Dear Care and Feeding,
My wife and I (a same-sex couple) went through two years of trying to get pregnant. Our doctor mentioned embryo adoption, and we found a couple who donated embryos to us. We now have the most amazing 1-year-old anyone could ask for. We decided to try again. We found another couple to donate and are pregnant with baby No. 2 now. My question is around talking to the kids about this. Our little girl is 15 months. We have a semi-open relationship with her donors, and she has two genetic siblings. The next baby will be the same way.
There are a lot of resources about adoption, but this isn’t the same thing, since my wife carried them. We want them both to have whatever relationship they want with their genetic donors/siblings, but we also want to express how much we wanted them and how they have been the best decision we ever made. Just a little lost on how and when to explain, since it is kind of complicated—most adults don’t get it when we explain how we had kids.
—Adopted, but Not That Kind…
Congratulations! Regarding the how and when: Take a look at some of the literature for families made by adoption. Not all of the advice will be salient, but I do think it could be a good resource to answer some of your questions.
As I’m sure you know, every kid matures at her own rate, and as your children get older, you’ll develop a pretty good gauge of what your children can handle, and when. I suspect you’ll find, “You grew in Mama’s tummy, and we both love you to the moon and beyond” will suffice for a couple of years.
Beyond that, I advise making a book for your kids (incredibly easy to do these days at sites like Shutterfly or Blurb, though honestly, you could make one out of construction paper, it doesn’t have to be fancy). Write out the story of their genesis as you’d like them to understand it, using the language you think is best to talk about this. Draw pictures—they’re kids, they won’t care if you’re not an illustrator—and let this book establish the tale of who they are and how they came to be. You can update it as they grow up, or talk more frankly as they grow old enough to better understand.
Dear Care and Feeding,
My 4-year-old seems to be having some difficulties at nursery school. He seems to be fixated on one other child—despite other kids greeting him in the morning—but it looks to me as though the other child isn’t as keen.
There have been some biting and hitting incidents (both as aggressor and victim)—and recently the teacher called to say that my son and this boy had been showing each other their penises. We had a chat about it not being appropriate to show anything that goes in your pants at school/in public/with anyone other than parents and grandparents. This seemed to sink in. Then he pissed on this child on the playground because he “doesn’t like him.”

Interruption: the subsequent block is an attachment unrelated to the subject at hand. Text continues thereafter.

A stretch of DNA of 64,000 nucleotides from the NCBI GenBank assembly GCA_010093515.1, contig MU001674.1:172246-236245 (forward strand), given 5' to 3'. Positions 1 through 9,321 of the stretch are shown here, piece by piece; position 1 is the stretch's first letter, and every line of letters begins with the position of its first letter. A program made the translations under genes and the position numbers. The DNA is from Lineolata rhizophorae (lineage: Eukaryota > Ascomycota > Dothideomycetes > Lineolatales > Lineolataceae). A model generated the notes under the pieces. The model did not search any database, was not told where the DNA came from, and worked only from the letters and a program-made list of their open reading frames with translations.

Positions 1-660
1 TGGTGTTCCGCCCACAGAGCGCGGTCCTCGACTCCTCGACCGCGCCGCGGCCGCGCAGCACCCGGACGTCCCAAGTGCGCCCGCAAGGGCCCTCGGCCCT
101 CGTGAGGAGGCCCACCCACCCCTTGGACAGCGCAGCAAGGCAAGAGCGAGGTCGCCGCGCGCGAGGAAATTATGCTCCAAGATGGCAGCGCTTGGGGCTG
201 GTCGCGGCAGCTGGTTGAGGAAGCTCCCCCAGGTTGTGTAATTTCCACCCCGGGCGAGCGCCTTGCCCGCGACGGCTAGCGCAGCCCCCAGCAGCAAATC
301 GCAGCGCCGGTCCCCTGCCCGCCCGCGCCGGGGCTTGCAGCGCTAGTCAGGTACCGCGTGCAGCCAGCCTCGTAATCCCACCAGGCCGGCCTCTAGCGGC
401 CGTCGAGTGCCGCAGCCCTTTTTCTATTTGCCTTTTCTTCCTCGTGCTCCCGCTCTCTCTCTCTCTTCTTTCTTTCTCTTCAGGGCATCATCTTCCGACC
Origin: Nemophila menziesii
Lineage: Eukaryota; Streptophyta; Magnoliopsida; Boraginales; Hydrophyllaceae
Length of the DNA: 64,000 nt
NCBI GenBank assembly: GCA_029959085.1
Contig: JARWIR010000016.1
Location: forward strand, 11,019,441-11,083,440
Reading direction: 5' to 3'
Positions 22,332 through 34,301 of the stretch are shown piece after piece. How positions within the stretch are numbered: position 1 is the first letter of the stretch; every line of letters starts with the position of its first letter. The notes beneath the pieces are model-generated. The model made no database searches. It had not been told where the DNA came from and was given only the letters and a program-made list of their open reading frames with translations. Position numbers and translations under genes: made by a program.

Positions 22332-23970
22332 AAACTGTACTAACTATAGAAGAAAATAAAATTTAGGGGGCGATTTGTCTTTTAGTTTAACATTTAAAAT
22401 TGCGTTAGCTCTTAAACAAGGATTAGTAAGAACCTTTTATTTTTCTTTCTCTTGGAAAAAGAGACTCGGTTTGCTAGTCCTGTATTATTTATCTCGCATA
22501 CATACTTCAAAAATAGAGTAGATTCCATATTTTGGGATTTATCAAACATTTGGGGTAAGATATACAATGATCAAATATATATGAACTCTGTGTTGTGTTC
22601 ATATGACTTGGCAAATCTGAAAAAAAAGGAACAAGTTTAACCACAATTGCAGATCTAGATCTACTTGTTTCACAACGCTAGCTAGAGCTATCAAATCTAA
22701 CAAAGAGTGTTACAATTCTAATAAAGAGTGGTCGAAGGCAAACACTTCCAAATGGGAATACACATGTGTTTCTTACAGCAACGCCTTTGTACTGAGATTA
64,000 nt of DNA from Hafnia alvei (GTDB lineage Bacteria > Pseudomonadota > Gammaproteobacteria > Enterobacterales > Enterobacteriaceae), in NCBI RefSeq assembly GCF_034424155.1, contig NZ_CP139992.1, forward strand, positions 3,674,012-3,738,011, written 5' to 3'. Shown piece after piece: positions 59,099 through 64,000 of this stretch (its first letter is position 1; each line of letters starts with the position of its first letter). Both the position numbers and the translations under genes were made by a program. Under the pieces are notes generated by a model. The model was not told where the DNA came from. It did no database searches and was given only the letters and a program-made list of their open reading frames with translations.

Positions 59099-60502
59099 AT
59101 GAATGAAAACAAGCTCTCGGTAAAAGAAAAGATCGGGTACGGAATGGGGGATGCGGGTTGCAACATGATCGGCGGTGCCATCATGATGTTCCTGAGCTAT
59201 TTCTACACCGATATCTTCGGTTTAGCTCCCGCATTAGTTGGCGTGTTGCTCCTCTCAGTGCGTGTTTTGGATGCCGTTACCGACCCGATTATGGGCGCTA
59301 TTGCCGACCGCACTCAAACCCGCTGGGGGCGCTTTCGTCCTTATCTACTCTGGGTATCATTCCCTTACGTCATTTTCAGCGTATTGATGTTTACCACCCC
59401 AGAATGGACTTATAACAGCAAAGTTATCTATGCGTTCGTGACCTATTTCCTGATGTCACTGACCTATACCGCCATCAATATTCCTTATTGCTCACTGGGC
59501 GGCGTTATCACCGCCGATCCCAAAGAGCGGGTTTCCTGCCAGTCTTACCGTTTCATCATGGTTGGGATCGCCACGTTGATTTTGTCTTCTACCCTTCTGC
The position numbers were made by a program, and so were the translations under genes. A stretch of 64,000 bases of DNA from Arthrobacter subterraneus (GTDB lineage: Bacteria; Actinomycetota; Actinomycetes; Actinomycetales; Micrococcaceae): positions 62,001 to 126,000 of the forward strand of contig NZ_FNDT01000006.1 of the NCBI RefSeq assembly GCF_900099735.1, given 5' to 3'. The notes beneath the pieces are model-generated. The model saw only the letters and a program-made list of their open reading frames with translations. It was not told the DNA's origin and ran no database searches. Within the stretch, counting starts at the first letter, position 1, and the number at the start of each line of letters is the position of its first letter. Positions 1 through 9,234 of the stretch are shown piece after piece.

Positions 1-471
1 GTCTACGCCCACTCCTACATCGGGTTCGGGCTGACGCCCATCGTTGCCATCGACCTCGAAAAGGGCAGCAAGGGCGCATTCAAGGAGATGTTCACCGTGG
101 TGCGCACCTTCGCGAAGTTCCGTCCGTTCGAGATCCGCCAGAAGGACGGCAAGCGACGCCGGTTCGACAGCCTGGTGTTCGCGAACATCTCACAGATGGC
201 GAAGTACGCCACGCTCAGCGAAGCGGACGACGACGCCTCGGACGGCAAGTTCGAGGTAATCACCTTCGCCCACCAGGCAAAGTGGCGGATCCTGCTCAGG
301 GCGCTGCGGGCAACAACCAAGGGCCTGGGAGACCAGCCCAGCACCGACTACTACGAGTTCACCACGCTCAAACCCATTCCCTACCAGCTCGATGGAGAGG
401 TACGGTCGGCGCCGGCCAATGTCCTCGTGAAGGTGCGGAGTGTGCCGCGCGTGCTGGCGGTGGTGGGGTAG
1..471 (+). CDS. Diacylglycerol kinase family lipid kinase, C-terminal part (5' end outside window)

I am fully aware of how insane this sounds. I’m not sure what to do. I don’t know any of the other parents in the school—it’s quite insular here—and I’ve struggled to make friends. Unfortunately, I’m stuck being a stay-at-home parent because child care isn’t really available. I have ADHD and anxiety, and I struggle with the requisite small talk, especially in the morning. Is a move of school for a fresh start a good idea?
First of all, I don’t think what your son is going through sounds that insane. Kids are strange! They do odd things, and when they do, it’s not a moral failing—not for the child or the parents.
Obviously, what your son did is … outside the bounds of typical behavior. But he may not have known that, being only 4 years old. You can have the exact same conversation you had with him about showing his penis in public (not cool) about wielding his penis as a weapon (not cool). I imagine you’ve already done this.
I don’t think moving schools is the answer. It might be a pointless disruption for him, more labor for you, and I’m also not convinced that your son has done anything so awful that you need to start fresh somewhere new.
I appreciate that reaching out to fellow parents is difficult for you for the reasons you list. But please try. You probably feel more anxious fretting about being known as the mom of the boy who peed on Dylan than you would talking to other parents. Look: Every parent’s kid has done something weird, naughty, or troublesome, at some point. And every parent knows that a parent’s job requires a certain amount of peer collegiality.
If you had friends in the community, people who truly knew you and your son, that would make a big difference. You can ask the teachers who in the class brings out the best in your son and reach out to those families for a play date. (Also: Ask the teachers for email addresses so you don’t need to wing it during drop off, when everything’s chaotic.) Or volunteer at the school once or twice to get to know some of the other parents organically. Know that it might be awkward and that it will most likely require small talk, but know, too, that it might help.